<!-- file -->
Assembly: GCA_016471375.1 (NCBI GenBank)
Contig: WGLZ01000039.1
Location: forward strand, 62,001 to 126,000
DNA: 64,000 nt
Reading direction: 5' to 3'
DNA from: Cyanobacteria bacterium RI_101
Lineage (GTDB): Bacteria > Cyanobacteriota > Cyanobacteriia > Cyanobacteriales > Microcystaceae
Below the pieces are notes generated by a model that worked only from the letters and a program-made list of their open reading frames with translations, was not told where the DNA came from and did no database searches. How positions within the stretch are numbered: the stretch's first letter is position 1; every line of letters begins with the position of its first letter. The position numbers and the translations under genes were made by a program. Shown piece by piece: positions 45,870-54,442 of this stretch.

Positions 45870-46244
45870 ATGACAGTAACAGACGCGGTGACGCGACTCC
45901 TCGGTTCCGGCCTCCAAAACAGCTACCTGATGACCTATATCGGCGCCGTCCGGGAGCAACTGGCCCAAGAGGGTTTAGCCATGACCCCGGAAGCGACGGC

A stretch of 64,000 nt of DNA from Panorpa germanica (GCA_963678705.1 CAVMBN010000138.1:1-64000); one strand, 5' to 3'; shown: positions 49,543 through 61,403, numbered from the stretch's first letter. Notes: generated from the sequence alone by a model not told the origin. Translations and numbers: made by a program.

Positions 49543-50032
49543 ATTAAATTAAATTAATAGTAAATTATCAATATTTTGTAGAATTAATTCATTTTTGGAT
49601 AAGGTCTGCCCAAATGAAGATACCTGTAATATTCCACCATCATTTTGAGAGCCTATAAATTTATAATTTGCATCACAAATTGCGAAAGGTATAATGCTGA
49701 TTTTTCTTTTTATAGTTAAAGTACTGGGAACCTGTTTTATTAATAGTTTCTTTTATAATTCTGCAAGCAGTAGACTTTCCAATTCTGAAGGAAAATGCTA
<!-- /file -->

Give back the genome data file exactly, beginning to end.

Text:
Assembly: GCA_016471375.1 (NCBI GenBank)
Contig: WGLZ01000039.1
Location: forward strand, 62,001 to 126,000
DNA: 64,000 nt
Reading direction: 5' to 3'
DNA from: Cyanobacteria bacterium RI_101
Lineage (GTDB): Bacteria > Cyanobacteriota > Cyanobacteriia > Cyanobacteriales > Microcystaceae
Below the pieces are notes generated by a model that worked only from the letters and a program-made list of their open reading frames with translations, was not told where the DNA came from and did no database searches. How positions within the stretch are numbered: the stretch's first letter is position 1; every line of letters begins with the position of its first letter. The position numbers and the translations under genes were made by a program. Shown piece by piece: positions 45,870-54,442 of this stretch.

Positions 45870-46244
45870 ATGACAGTAACAGACGCGGTGACGCGACTCC
45901 TCGGTTCCGGCCTCCAAAACAGCTACCTGATGACCTATATCGGCGCCGTCCGGGAGCAACTGGCCCAAGAGGGTTTAGCCATGACCCCGGAAGCGACGGC

A stretch of 64,000 nt of DNA from Panorpa germanica (GCA_963678705.1 CAVMBN010000138.1:1-64000); one strand, 5' to 3'; shown: positions 49,543 through 61,403, numbered from the stretch's first letter. Notes: generated from the sequence alone by a model not told the origin. Translations and numbers: made by a program.

Positions 49543-50032
49543 ATTAAATTAAATTAATAGTAAATTATCAATATTTTGTAGAATTAATTCATTTTTGGAT
49601 AAGGTCTGCCCAAATGAAGATACCTGTAATATTCCACCATCATTTTGAGAGCCTATAAATTTATAATTTGCATCACAAATTGCGAAAGGTATAATGCTGA
49701 TTTTTCTTTTTATAGTTAAAGTACTGGGAACCTGTTTTATTAATAGTTTCTTTTATAATTCTGCAAGCAGTAGACTTTCCAATTCTGAAGGAAAATGCTA